• According to early nationalists, drain constituted a major obstacle to rapid industrialization especially when it was in terms of policy of free trade. The policy of free trade was on the one hand ruining India’s handicraft industries and on the other forcing the infant and underdeveloped modern industries into a pre­mature and unequal and hence unfair and disastrous competitive with the highly organized and developed industries of the west. The tariff policies of the Government convinced the nationalists that the British economic policies in India were guided by the interest of British capitalist class.
  • For the early nationalists the drain also took the form of colonial pattern of finance. Taxes were so raised as they averred, so as to overburden the poor while letting the rich especially the foreign capitalists and bureaucrats to go scot-free. Even on expenditure side, the emphasis was on serving Britain’s imperial needs while the developmental and welfare departments were starred.
  • By attacking the drain the nationalists were able to call into question, in an uncompromising manner the economic essence of imperialism, the drain theory and the agitation by nationalists on economical hegemony of alien rulers over India. The secret of the British power in India lay not only in physical force but also in moral force that is in the belief that the British were the patrons of the common people of India. The nationalist drain theory gradually undermined these moral foundations.
  • The economic welfare of India was offered as the chief justification for the British rule by the imperialist rulers and spokesmen. The Indian nationalists by their forceful argument asserted that India was economically backward precisely because the British were ruling it in the interest of British trade; industry and finance were the inevitable consequences of the British rule.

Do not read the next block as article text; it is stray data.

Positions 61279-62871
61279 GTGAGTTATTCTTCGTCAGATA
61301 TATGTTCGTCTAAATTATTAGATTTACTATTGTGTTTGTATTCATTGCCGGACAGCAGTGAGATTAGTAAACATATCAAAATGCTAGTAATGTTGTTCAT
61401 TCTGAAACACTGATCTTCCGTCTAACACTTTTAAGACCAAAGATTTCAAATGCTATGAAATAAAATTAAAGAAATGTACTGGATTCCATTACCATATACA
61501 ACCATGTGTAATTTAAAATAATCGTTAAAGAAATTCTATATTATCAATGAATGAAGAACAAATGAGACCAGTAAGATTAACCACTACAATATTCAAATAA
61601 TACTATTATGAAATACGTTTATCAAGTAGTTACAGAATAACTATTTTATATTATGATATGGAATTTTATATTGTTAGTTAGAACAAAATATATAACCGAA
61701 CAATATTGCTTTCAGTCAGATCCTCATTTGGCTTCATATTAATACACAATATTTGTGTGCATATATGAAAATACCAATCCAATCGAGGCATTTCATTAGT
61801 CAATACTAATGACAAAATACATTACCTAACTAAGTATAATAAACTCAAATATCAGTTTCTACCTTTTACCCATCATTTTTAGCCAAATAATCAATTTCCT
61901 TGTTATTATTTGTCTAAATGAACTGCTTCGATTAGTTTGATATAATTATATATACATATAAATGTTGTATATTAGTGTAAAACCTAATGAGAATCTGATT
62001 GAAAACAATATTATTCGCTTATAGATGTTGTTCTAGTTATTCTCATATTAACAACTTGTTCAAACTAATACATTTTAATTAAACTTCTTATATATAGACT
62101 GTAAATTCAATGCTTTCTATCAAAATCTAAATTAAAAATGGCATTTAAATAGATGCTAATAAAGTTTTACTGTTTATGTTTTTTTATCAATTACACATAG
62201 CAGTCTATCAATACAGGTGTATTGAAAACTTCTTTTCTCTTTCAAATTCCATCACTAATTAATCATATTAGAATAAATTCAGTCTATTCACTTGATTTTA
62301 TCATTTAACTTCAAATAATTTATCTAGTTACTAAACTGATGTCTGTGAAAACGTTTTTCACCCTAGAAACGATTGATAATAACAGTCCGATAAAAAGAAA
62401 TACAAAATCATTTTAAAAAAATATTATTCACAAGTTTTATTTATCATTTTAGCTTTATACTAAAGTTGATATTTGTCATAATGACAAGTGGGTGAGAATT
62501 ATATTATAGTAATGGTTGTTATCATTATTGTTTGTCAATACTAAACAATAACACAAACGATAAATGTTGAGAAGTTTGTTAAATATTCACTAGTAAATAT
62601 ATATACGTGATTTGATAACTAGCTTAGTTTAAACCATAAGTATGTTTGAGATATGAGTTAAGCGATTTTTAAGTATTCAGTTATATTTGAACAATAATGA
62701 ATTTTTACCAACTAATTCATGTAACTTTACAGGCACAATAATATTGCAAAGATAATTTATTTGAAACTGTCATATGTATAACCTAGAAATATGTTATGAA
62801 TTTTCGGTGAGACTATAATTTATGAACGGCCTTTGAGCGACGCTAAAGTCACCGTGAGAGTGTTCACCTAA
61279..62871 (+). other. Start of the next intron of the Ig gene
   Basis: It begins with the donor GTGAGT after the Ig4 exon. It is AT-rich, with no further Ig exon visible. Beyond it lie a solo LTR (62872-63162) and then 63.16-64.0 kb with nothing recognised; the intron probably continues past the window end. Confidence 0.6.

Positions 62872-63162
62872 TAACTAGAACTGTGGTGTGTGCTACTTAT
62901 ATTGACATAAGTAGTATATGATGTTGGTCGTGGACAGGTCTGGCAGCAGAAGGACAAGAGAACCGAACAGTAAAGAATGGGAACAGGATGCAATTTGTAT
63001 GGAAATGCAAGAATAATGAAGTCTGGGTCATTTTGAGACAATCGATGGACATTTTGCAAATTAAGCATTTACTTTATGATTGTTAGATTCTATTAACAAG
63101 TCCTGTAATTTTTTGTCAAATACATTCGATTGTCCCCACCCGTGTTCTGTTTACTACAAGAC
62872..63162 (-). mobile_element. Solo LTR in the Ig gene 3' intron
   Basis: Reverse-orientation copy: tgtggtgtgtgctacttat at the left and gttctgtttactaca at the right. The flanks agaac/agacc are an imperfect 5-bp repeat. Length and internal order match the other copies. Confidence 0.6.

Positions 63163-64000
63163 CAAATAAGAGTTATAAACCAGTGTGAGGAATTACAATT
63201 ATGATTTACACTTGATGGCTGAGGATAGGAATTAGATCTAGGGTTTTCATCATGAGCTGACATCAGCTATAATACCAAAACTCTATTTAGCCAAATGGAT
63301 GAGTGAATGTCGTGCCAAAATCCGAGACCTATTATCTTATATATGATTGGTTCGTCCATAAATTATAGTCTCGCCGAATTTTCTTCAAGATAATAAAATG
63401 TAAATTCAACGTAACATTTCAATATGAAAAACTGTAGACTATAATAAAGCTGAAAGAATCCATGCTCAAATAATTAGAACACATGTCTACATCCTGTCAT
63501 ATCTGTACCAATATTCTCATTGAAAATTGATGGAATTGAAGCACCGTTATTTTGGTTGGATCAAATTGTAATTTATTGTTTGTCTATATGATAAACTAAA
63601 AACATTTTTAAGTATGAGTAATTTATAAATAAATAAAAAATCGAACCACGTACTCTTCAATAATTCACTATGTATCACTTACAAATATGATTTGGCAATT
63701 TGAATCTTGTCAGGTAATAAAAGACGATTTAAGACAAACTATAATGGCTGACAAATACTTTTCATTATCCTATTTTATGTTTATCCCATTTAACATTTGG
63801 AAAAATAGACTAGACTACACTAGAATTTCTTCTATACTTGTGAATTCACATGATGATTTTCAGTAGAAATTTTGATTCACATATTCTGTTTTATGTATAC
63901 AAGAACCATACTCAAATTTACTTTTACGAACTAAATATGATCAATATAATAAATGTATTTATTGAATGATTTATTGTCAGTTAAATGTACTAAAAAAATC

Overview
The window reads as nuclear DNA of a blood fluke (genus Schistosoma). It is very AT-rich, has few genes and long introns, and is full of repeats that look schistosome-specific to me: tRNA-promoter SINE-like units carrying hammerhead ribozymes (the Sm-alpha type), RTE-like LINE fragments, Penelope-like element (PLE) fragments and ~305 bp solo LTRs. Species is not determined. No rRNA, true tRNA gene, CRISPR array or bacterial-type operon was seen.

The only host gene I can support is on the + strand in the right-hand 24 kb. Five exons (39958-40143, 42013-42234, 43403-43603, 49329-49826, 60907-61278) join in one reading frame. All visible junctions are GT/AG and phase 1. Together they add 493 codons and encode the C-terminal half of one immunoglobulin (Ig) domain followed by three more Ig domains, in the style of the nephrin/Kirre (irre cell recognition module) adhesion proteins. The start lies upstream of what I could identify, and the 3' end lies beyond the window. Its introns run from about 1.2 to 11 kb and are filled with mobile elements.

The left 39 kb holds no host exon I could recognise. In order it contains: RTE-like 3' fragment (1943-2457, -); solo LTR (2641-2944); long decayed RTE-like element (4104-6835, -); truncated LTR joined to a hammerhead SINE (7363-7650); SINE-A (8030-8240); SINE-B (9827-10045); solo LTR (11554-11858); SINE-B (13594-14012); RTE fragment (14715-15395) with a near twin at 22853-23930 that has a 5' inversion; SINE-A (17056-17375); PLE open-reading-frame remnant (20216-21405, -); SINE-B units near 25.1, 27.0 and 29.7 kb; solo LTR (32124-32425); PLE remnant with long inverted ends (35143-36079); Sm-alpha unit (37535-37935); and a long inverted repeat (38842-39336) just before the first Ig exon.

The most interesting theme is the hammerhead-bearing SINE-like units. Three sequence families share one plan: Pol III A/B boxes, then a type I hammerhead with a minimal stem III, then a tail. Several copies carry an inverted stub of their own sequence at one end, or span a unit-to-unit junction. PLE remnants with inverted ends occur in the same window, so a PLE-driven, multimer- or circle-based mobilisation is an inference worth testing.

• The corrosion of faith in the British rule inevitably spread to the political field. In course of time, the nationalist leaders linked nearly every important question with the politically subordinated status of the country. Step by step, they began to draw the conclusion that since the British administration was only the handmade to the task of exploitation, pro-Indian and developmental policies would be followed only by a regime in which Indians had control over political power.
  • The result was that even though the early nationalists remained moderates and professed loyalty to British rule, they cut at the political roots of the empire and sowed in the land, the seeds of disaffection and disloyalty and even sedition. Gradually, the nationalists veered from demanding reforms to begin demanding self government or swaraj.
  • The nationalists of the twentieth century were relying heavily on the main themes of their economic critique of colonialism. These themes were then to reverberate in Indian villages, towns and cities. Based on this firm foundation, the later nationalists went on to stage powerful mass agitations and mass movements. The drain theory thus laid the seeds for subsequent nationalism to flower and mature.